I am at a large law firm knowledge management conference. The morning session was Does Enterprise 2.0 = 2 Knowledge Management 2.0 and featured Dan Keldsen, Director of Market Intelligence and Carl Frappaolo, VP Market Intelligence, both associated with AIIM. This was one of the more interesting KM sessions I’ve attended in a while. 

Here are highlights of the session:
  Interesting group exercise to define themes  [conference organizers take note – this is a great approach]
        i. Split into 2 groups
        ii. Write terms on Post-It Notes – keep to 1 or 2 words – to describe E2.0 and KM2.0
        iii. Put all the Post-It Notes on a wall
        iv. Each group de-duplicates Post-It Notes and organizes by theme
  Enterprise 2.0 Themes
        i. Collaboration
        ii. Social networking
        iii. Knowledge sharing
        iv. Search
        v. Virtual organization
  KM 2.0 Themes
        i. Training and PD
        ii. Forms and precedents
        iii. People and processes
        iv. Taxonomy, content organization
        v. Sharing, gathering, and re-using
  Comments on excercise
        i. Paper exercise illustrates the wiki approach of group authorship
        ii. Exercise shows that tools do not help reconcile differences of views in groups
  Commonalities across the KM and Enterprise 2.0
        i. Search, collaboration
        ii. People
        iii. Technology
        iv. Sharing information
  What’s new if we accept premise that the basic tenets of KM don’t change because of Enterprise 2.0?
  Four elements of KM, irrespective tools and jargon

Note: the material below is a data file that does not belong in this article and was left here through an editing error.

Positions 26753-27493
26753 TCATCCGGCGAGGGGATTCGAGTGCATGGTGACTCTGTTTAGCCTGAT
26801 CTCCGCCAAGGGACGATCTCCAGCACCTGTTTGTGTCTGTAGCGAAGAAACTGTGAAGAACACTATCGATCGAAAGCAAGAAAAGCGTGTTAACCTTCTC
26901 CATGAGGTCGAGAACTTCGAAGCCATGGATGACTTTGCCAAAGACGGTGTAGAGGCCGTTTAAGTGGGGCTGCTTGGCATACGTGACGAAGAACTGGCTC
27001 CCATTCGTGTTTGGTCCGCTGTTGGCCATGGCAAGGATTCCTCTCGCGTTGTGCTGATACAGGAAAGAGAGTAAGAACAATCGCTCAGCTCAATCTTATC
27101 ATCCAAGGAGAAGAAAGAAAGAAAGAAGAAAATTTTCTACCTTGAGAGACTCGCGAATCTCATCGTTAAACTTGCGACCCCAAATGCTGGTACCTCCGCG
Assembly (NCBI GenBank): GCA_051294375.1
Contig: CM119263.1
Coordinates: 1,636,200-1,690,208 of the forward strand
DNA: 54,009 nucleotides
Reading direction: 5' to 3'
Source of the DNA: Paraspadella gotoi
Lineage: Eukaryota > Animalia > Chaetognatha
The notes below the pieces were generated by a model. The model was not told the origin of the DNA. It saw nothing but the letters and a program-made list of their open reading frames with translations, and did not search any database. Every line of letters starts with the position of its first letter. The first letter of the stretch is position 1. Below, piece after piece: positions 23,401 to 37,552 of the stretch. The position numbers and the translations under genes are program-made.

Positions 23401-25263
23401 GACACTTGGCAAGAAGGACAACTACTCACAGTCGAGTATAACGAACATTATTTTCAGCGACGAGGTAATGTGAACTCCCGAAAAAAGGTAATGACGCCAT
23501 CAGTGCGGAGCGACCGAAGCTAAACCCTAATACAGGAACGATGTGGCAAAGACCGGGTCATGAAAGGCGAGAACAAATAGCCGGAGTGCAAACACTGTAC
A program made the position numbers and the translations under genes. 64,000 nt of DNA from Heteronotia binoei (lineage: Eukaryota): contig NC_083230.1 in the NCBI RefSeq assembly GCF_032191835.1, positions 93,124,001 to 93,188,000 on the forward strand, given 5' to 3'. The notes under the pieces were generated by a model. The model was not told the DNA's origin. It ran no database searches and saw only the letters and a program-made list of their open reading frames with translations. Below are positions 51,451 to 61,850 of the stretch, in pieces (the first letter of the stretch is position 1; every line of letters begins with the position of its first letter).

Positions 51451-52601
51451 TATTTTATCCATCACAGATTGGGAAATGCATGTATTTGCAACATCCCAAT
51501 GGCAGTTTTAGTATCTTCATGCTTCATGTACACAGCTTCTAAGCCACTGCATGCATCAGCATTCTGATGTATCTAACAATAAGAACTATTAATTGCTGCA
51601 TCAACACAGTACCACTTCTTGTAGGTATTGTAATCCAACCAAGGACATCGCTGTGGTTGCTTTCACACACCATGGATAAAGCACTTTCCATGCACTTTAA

i. Business strategy and purpose
        ii. Process
        iii. Technology
        iv. People (allegiances, incentives, inclinations, respect, trust) – this does not go away, irrespective of technology.   Open access to technology does not mean everyone has an equal voice.  
  Legacy technology and KM
        i. Intermediation – Groupware, profiling, e-mail  [sharing views and info]
        ii. Externalization – doc man, visualization, portals [to capture explicit know-how]
        iii. Internalization – search, taxonomies, agents [to help users find info]
        iv. Cognition – workflow, decision support [to help drive decision making]
  New tech and KM
        i. Intermediation – wikis, blogs, social network analysis [sharing views and info]
        ii. Externalization – wikis, blogs, podcasting [to capture explicit know-how]
        iii. Internalization – RSS, mashup, search, social tagging  [to help users find info]
        iv. Cognition – RSS mashup [to help drive decision making]
  New in technology (From Q1 2008 research available from AIIM).
        i. Low barrier and ease of implementation
        ii. Web and widely accessible
        iii. Lean
        iv. Low cost
        v. Agile
        vi. Emergent and heuristic [drastically reduced delivery time for new applications]
  Critical to understand if an organization is ready for a new technology.   You cannot use new technology to drive organizational change